You've got to drive all the way up here

to the north end of Kinloch

and go through several blocks in Ferguson,

then come down to the main street

and get to where you want.

That barricade, I mean, it was definitely something that said,

"Don't cross here.

You're not welcome."

GILLOOLY: We haven't spoken in a few years,

but I did grow up in Ferguson, and, you know,

as a child, remember the barrier.

Not that anyone ever told me why that barrier was there,

but you knew why that barrier was there.

You knew it was offensive... BOYD: Mm-hmm.

GILLOOLY: And it was there to keep people out.

BOYD: Right.

So when it was finally taken down,

I was pleased that it had happened

and to have been a part of that.

RADIO ANNOUNCER: Just in, Dr. Martin Luther King was shot

outside a Memphis hotel this afternoon.

His condition was not immediately known.

The shooting took place near the Lorraine Hotel...

BOYD (dramatized): In April 1968, shortly after the death

of Martin Luther King, Jr.,

several leading citizens of Kinloch

led a march to the site of a barricade.

(footsteps tapping, voices whispering)

JOSEPH WELLS: The march started at the school.

Because if I'm not mistaken, it started at the school.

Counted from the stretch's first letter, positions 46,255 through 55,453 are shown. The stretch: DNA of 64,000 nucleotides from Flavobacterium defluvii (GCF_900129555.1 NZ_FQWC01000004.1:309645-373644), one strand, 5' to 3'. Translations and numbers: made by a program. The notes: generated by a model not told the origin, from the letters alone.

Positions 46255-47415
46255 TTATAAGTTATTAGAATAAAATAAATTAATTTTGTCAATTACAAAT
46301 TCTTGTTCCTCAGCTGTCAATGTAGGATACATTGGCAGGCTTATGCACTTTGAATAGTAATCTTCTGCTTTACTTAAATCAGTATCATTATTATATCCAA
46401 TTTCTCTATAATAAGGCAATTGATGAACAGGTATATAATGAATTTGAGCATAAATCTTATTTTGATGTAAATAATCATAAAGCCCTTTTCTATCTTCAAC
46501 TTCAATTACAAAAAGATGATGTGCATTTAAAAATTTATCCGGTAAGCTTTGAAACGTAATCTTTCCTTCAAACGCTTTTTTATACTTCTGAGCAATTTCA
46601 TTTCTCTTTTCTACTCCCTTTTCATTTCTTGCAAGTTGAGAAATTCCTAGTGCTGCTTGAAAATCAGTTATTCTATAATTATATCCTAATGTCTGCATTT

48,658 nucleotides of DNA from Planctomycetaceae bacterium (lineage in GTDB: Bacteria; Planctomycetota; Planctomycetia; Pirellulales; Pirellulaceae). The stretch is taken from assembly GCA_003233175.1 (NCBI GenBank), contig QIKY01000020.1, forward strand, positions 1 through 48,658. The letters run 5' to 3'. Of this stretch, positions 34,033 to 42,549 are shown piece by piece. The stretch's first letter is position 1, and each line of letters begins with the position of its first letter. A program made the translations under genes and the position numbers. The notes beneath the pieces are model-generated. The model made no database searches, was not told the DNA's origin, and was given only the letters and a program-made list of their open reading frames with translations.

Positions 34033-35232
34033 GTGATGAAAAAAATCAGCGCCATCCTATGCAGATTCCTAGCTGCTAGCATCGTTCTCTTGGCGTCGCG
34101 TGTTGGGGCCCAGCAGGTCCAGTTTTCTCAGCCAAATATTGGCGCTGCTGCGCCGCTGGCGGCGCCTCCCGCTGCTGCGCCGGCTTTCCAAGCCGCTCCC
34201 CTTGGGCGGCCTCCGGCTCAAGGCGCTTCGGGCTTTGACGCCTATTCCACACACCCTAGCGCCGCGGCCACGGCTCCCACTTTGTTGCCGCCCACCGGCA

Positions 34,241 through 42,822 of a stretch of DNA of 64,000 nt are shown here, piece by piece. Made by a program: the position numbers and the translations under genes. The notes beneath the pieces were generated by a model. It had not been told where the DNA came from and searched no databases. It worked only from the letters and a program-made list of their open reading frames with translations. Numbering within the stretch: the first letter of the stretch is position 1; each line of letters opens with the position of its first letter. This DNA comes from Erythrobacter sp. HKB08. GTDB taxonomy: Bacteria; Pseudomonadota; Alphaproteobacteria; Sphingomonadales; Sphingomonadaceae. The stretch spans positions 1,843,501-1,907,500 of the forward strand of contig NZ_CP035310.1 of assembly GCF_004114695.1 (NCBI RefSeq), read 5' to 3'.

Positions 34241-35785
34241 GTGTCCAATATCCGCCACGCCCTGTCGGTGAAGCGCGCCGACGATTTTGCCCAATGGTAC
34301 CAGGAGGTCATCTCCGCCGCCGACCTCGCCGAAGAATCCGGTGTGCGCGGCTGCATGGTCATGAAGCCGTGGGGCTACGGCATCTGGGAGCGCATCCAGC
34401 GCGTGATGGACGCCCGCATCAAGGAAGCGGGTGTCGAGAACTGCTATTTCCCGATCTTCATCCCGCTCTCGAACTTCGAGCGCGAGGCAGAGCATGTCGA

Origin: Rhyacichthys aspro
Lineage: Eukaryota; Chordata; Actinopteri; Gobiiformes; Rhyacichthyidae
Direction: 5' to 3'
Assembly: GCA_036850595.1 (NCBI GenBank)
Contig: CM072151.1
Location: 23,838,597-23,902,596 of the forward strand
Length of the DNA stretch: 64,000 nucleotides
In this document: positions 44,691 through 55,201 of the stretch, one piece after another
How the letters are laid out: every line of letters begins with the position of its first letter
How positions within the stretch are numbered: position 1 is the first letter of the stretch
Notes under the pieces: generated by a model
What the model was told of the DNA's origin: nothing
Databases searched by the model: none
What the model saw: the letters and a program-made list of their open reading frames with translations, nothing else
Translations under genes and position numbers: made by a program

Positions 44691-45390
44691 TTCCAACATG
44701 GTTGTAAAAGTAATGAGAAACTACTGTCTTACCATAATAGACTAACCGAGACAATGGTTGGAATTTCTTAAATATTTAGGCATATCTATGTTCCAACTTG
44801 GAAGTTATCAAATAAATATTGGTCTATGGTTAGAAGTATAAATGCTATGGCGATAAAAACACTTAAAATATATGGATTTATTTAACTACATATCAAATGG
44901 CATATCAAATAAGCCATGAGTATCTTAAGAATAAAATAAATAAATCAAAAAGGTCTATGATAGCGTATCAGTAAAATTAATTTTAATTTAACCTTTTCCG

And moved from the school down,

which was Carson Road at the time,

and then around to Suburban Street.

AMANDA SMITH: Yes, we did organize that.

Julia and the people at the Kinloch Gateway Center.

And we planned that Martin Luther King march

from Kinloch over to, um,

one of the churches in Ferguson.

And I remember people on that other side

ignoring that, but they didn't like it.

They didn't want us coming over there,

over to that area.

But we went anyway,

and it didn't have any problems that day.

(footsteps and murmuring continue)

BOYD: I participated in it,

but you know when we first talked about that, Jane,

I had some difficulty remembering what went into it.

GILLOOLY: Do you remember the letter that you wrote?

BOYD: Some of that sounded

like how I might have expressed myself,

and some of it didn't.

I noticed in the letter that I mentioned something

about the short period of time

before requesting use of the church, right?

I don't know that I could...